Valuing Poverty over Prosperity  

Every Society organizes itself socially, politically and economically according to its values. For example, my mother was from the Cherokee Nation, a matrilineal society where women were valued as leaders. Cherokees had a Red Council which was the men’s political forum and a White Council which was the women’s political forum. The Red Council ruled only during times of war and the White Council ruled during times of peace which was the majority of the time. Thus the political leadership of the Cherokees was balanced between men and women to achieve the best decisions for society as a whole.  Cherokees valued their children – seeing them as the real and practical future of the Cherokee people. If Cherokee parents decided to separate or divorce there was no social stigma but all of the parents assets, property and wealth stayed with the children to guarantee their well-being.

Today we face unprecedented levels of inequality and poverty so the obvious question to ask would be is this economy really organized according to our values? Do we want only a very few –the top 1% – to be the only part of society that prospers? Do we genuinely value all members of our Society? Can we see prosperity as an emergent property whereby society as a whole prospers – not just a part of it?

How we see the world determines how we act.  The Western philosophers, Hobbes, Kant, Rousseau, Galileo, saw humans as engaged in a war with each other over resources, making our lives solitary, poor, nasty, brutish, and short.  This view of the individual, fearful, working alone, in competition with others, now dominates Western philosophical tradition.

In indigenous philosophy, we are all related as individuals as part of a kinship-based community and as part of nature in balance with the whole.  In most western thought, society is seen as an aggregate of self-interested individuals, connected by competition with each other over limited resources, creating fear, insecurity, hopelessness, a scarcity of spirit.

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Indigenous societies see prosperity in nature.  Resources are abundant, shared.  Collaboration fosters environmental stewardship and balance with nature.  In the western worldview, nature is feared, its value based on hierarchy, everything on earth ranked, mineral, plant, animal, with humans at the top, dominating everything below.  In the indigenous worldview, humans are an equal part of a vibrant, interconnected whole.  Two worldviews; two very different economic systems.

The dominant western market economy, like its worldview, driven by an assumption of scarce resources, intensive centralized production, individuals with insatiable appetites, accumulating.  By this standard, the market economy works.  Forty percent of earth’s resources are owned by just one percent of the population.  The combined wealth of the three richest individuals in the world exceeds the GDP of the poorest forty-seven countries.  The world contains only four hundred ninety-seven multibillionaires, while half of its population survives on less than two and a half dollars a day.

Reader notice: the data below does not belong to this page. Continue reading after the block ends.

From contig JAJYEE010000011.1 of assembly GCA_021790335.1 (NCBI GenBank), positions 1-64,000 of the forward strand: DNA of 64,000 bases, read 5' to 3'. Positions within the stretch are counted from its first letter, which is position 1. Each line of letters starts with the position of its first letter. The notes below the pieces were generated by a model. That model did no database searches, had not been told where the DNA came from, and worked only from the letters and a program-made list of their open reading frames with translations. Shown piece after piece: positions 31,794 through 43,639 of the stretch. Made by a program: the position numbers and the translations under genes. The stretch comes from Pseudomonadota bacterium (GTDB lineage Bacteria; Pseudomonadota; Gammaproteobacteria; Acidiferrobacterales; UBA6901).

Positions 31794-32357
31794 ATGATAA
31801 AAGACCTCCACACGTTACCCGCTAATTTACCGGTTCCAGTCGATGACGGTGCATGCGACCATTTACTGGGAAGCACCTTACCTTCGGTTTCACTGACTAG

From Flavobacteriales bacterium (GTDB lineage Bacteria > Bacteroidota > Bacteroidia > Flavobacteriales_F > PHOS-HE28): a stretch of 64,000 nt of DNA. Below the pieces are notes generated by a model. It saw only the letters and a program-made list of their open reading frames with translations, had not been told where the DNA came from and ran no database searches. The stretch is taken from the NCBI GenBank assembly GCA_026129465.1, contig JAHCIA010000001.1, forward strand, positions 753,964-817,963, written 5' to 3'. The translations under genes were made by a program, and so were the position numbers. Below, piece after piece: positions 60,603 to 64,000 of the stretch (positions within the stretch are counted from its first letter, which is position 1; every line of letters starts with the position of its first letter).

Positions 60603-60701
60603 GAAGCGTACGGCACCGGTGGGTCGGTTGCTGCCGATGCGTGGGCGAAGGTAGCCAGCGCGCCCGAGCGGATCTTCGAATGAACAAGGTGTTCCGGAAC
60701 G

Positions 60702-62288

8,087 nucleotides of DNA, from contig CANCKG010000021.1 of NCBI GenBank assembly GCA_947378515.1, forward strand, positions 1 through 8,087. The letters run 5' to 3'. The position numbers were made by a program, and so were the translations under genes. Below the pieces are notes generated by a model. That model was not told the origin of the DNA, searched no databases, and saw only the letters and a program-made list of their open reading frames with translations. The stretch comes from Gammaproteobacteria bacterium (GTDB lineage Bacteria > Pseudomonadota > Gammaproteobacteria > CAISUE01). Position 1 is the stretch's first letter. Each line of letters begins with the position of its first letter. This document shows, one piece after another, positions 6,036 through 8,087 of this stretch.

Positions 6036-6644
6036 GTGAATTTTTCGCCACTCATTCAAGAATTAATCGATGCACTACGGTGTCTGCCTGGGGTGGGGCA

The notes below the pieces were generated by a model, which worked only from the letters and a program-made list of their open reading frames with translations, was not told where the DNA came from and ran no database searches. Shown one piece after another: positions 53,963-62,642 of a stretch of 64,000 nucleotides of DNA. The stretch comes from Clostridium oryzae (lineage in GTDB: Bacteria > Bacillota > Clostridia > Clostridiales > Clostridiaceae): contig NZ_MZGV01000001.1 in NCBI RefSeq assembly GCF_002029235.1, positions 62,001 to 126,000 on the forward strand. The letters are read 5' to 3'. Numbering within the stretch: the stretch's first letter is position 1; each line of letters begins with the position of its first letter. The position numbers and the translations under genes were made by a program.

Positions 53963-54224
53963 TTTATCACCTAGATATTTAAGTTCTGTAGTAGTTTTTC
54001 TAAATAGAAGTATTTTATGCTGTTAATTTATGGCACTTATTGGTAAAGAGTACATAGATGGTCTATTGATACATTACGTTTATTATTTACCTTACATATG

The indigenous economy, like its worldview, interdependent, decentralized production, extensive use of resources, promoting responsible resource management, abundance, kinship, a belief in enoughness, encourages sharing and cooperation.

In the Arctic, after a successful whale hunt, Inuit kinship and reciprocal obligations, ensures everyone’s needs are met, fairly and equitably.  Prerequisites for sustainability, the health of the economy, measured by the health of the whole, health in the market economy, measured by gross domestic product.  The more we produce, consume, the better the economy.  Construction of buildings, manufacturing, transportation, all considered positive production, but so is production of weapons, cigarettes, while investments like healthcare, education, are considered costs, negative economic productivity and the impact on GDP on the physical and emotional costs of warfare, or the pollution that threatens one third of the animal species, irrelevant externalities, outside the system, not even making it onto the balance sheet, an unsustainable system, where scarcity of resources is a self-fulfilling prophecy.

There is an alternative. Indigenous People’s territory spans twenty-four percent of the earth’s land surface but is home to eighty percent of its biodiversity.  This is not a coincidence.  In Indigenous cultures, balance and harmony aren’t romantic notions, but millennia-old designed fundamentals, nature is essential for survival, production from and protection of Nature must be valued equally for economic success to be sustainable. And we must reorganize our economy according to our values of prosperity and well-being for all.


Rebecca Adamson Rebecca AdamsonRebecca Adamson


Rebecca Adamson is Founder and President of First Peoples Worldwide. A leader, activist, and ground-breaking Indigenous woman, Adamson has a distinct perspective on how Indigenous Peoples’ value and economic systems can transform today’s business models. She utilizes the wisdom and paradigms of Indigenous economics, advocacy, and engagement of corporate social responsibility as tools to catalyze change.

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